Safety around the home for indoor cats

Having an indoor cat means you don’t have to worry about the dangers the outdoors can bring to your feline, and it’s fast becoming a popular choice with lots of owners. However, lots of everyday things around the home can be hazardous for curious paws, in particular young kittens, so it’s important to make sure your home is cat-friendly to help keep them free from harm.

Just as parents will remember doing for small children, it’s a good idea to think about the different rooms around your house and any areas that small creatures could find their way into, on or under. Why not get on your hands and knees to make yourself on the same level as your cat to help see objects from their point of view? Cats love to climb, so be sure to consider high places too and, if there are any unsafe ones, use other objects to prevent easy access to these and look to provide alternatives for your cat to seek out. You’ll be surprised what spaces your cats may be drawn to, so if you notice this happening then try to work out any reasons behind it. For instance, cats have been known to sneak into the space at the back of ground level fridges or curl up in the bath or sink! In the case of baths and sinks this is temperature related due to the cool surface they provide, so think about whether your cat has enough cool spaces, shade from windows and water. Likewise, open washing machines or tumble dryers are a very tempting dark, warm space that can look like the perfect feline bed! So make sure any appliances have all doors closed and locked if possible, and always be sure to do a quick check before use.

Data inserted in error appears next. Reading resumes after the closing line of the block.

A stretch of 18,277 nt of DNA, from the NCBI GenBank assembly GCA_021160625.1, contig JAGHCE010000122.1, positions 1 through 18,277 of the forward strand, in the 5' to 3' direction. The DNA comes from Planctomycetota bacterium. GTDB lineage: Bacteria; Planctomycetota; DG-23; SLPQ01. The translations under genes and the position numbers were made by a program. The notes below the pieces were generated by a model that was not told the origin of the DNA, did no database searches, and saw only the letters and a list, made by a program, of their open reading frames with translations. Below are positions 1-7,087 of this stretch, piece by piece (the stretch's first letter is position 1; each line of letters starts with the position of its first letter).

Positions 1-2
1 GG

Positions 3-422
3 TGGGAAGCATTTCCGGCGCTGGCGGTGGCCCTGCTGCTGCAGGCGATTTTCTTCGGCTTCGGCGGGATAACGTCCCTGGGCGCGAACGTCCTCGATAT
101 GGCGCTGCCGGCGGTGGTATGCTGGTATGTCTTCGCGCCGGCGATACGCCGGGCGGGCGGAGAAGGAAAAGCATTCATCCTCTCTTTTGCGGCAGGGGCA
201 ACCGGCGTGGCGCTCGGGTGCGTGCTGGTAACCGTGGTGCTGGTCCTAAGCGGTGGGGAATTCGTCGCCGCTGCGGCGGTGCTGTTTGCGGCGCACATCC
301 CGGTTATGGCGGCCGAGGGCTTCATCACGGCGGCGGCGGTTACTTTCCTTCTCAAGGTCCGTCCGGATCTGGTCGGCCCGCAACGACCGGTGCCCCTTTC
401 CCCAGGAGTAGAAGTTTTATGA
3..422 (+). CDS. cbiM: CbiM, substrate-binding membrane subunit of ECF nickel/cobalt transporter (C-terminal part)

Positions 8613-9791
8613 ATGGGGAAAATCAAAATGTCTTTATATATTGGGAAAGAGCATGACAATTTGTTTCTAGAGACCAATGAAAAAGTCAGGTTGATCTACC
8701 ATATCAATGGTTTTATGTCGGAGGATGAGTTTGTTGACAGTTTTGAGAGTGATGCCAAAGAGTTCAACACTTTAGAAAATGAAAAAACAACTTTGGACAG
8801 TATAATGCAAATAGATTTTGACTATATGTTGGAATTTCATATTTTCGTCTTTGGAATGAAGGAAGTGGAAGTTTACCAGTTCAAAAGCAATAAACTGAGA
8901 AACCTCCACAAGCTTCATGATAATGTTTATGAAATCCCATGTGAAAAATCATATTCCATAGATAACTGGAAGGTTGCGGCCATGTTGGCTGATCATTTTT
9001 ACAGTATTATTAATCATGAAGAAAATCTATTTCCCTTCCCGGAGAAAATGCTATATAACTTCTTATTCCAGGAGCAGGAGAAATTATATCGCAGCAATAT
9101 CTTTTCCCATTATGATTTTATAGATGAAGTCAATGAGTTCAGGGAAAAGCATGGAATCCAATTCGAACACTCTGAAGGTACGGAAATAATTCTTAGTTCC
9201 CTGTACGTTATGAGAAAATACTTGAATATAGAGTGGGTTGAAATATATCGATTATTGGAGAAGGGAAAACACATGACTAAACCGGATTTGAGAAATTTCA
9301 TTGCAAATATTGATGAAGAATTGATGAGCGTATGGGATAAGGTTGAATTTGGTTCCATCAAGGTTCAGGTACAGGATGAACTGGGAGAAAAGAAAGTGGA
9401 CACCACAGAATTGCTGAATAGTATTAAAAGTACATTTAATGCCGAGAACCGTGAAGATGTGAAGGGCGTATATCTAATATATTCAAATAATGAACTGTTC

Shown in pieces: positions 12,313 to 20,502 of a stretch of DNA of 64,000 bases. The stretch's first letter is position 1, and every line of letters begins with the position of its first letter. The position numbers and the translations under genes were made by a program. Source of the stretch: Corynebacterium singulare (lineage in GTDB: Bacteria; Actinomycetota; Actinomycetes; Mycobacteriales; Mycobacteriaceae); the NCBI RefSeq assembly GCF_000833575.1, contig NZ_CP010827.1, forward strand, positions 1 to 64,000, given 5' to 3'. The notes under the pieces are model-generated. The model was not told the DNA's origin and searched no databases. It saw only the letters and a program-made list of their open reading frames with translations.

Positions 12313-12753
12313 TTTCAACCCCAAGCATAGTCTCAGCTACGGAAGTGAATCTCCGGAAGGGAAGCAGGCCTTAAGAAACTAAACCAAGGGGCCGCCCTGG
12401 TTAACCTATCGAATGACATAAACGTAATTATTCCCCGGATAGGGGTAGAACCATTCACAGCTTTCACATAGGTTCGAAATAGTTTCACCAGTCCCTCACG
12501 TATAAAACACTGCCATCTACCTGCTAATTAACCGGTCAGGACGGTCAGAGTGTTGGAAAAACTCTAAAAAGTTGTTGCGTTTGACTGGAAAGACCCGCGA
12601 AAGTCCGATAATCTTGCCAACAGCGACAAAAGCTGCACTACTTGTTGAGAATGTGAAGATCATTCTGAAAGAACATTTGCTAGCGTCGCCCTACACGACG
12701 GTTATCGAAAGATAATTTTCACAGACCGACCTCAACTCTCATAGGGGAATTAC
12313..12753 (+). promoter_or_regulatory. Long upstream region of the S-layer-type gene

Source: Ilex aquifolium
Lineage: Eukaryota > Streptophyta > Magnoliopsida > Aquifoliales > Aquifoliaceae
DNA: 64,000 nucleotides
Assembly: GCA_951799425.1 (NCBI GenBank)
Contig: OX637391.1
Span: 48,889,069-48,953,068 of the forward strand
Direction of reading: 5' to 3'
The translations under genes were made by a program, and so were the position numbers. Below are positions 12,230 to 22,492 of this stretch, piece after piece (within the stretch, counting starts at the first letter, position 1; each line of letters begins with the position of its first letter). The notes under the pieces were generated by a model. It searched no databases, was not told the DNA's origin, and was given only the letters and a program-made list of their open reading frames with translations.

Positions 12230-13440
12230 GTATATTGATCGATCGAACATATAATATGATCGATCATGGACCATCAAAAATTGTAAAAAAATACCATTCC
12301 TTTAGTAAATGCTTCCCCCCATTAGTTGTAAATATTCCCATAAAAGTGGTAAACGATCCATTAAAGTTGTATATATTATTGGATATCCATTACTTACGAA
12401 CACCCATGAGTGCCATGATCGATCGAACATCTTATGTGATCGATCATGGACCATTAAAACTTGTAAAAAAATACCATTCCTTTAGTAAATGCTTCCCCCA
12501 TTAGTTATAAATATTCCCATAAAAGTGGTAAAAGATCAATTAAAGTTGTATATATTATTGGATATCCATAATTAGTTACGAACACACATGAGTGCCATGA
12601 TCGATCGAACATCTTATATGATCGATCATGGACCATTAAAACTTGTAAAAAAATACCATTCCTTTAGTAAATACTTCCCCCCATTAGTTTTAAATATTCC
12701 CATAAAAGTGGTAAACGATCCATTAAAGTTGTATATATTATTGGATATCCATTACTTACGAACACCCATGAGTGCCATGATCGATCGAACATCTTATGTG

Cats are naturally drawn to vegetation, so for those restricted to indoors this can make any plants or cut flowers around the home very tempting. Lots of household plants are, however, harmful for cats if ingested and have an irritating effect on cats’ gastrointestinal system. If your cat always remains inside then it’s best to remove all potentially hazardous plants or flowers, such as lilies, to prevent any health risks.

Most households these days have a well-stocked medicines supply that includes pain killers such as paracetamol or ibuprofen, and various flu and cold remedies. These can be toxic to pets, so should always be kept in an out of reach place and not lying around on any surfaces. Cats can be crafty, and have been known to get through packaging so don’t take the risk. This goes for any creams and lotions too, which can irritate their skin and cause a reaction, so store these away and keep them for your skin only! And never let your cat lick creams and lotions off your skin once applied to yourself as these can cause toxicity for catss, especially psoriasis creams.

The kitchen is an obvious place where there can be lots of potential dangers, and somewhere that cats are often drawn to due to the association with food! Be mindful of particularly harmful common food for cats (see some of these listed here) and avoid leaving any out wherever possible. Even at times when you’re rushing, keep leftovers stored away safely in the fridge or cupboard – that way you know they’ll still be there when you get back.

There’s a reason for the saying ‘curiosity killed the cat’; our feline friends can be very inquisitive creatures so make sure when they’re home alone they won’t find themselves in harm’s way by cat-proofing your house to prevent any accidents and help keep them safe.

2014 PetSafe Day 3-2063

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